Tomatoes are one of the most popular vegetable varieties, but most gardeners view then as a strictly warm weather, outdoor plant. It is possible to grow tomatoes in a pot indoors during the winter, or outdoors when space or poor soil makes growing in a traditional garden impossible. Certain varieties such as Patio, Pixie, Tiny Tim, Saladette, Toy Boy, Spring Giant, Tumbling Tom, Small Fry are ideal for a small, 5-gallon pot, according to the Texas A & M Extension.
Fill a starter tray with commercial potting soil and bury a tomato seed 1/4- inch deep. Keep the starter mix moist, says the Colorado State University Extension, but do not make the soil soggy. Germination of the seed will occur between 5 and 10 days.
Transplant the seedling once the stalk is around 3 inches in height. Use a sharp knife to work the soil around the seedling, and pull the seedling out by holding the leaves, not the stalk.
Fill a 5-gallon pot with commercial potting soil so that it is 1 inch from the lip of the pot. Make a hole for the seedling and place the plant in the hole. Apply a small amount of fertilizer to the plant once it is in the soil for two weeks.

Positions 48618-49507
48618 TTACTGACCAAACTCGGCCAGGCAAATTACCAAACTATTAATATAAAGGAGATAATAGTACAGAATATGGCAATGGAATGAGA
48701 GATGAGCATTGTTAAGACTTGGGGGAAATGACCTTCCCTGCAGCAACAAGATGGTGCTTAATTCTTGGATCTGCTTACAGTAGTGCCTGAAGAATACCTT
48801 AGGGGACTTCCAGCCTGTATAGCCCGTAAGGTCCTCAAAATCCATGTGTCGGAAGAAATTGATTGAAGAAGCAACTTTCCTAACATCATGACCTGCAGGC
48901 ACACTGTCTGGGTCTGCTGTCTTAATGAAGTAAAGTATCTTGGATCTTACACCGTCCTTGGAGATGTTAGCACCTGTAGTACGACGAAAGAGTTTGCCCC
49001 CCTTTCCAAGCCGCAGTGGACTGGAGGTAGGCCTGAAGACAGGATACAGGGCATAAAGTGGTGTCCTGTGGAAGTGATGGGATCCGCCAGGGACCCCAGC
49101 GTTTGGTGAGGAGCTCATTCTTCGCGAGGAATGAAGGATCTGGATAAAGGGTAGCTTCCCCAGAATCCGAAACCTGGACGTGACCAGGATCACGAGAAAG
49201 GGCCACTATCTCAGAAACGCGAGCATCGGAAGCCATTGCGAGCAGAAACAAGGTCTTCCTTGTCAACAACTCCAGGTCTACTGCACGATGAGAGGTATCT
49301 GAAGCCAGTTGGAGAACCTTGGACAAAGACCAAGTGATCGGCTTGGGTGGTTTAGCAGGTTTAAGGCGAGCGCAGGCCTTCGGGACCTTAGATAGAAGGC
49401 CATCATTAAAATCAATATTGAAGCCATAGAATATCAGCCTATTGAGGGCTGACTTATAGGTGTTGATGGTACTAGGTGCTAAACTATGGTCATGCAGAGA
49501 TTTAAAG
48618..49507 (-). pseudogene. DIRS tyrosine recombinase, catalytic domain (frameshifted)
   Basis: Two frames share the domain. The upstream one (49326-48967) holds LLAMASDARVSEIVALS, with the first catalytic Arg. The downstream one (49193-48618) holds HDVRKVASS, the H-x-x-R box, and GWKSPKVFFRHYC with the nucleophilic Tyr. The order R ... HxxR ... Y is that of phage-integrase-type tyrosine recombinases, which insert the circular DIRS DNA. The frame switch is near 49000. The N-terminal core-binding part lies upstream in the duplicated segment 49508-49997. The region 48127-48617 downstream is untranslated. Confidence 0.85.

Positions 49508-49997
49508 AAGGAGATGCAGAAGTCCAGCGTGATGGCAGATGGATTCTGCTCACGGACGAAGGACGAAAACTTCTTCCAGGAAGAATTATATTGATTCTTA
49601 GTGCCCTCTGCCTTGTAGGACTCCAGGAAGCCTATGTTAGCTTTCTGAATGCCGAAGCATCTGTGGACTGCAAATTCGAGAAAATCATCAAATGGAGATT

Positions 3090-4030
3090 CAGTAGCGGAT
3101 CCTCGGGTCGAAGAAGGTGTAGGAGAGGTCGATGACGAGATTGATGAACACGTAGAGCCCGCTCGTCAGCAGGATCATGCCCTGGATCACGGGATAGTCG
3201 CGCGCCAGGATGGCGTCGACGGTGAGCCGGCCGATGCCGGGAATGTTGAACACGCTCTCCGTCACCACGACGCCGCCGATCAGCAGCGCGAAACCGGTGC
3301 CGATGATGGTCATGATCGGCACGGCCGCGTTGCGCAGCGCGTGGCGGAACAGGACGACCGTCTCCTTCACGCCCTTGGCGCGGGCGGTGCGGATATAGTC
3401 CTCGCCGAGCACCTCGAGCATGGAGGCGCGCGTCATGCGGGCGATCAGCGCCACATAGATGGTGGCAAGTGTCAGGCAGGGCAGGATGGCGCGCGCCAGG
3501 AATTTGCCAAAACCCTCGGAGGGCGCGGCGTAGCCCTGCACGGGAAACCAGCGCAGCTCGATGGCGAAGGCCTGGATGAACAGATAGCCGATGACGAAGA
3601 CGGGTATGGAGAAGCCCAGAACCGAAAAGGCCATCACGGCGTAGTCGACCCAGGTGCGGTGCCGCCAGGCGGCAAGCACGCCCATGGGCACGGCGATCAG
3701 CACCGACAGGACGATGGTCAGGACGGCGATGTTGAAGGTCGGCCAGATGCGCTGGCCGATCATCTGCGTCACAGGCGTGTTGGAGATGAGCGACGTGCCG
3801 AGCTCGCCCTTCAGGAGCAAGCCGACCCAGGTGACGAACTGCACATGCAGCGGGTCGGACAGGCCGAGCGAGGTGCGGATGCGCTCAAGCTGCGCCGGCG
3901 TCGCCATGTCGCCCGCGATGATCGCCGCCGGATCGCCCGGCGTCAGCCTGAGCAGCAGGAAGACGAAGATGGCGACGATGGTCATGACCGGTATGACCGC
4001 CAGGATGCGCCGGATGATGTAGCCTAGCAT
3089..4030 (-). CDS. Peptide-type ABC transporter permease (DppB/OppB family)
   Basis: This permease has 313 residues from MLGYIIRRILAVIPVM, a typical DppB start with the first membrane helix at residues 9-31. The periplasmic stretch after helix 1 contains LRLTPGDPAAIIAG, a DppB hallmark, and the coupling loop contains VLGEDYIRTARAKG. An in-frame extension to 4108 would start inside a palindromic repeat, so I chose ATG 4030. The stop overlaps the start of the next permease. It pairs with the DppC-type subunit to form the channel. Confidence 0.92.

Place a stake in the soil and train the tomato plant around the stake as it grows to prevent collapse of the plant, and to promote fruit growth. Not all varieties require stakes, says the University of Illinois Extension, so check your particular variety.
Water the plant so that the soil does not dry out, usually once or twice a week depending on the weather. Fertilize using a 10-10-10 fertilizer every two to three weeks.
Turn the plant regularly, advises the Colorado Cooperative Extension. This prevents the plant from leaning too far to one side.
Tap the stems and leaves of the plant with your finger once it begins to flower. This pollinates the plant, producing more fruit and seed.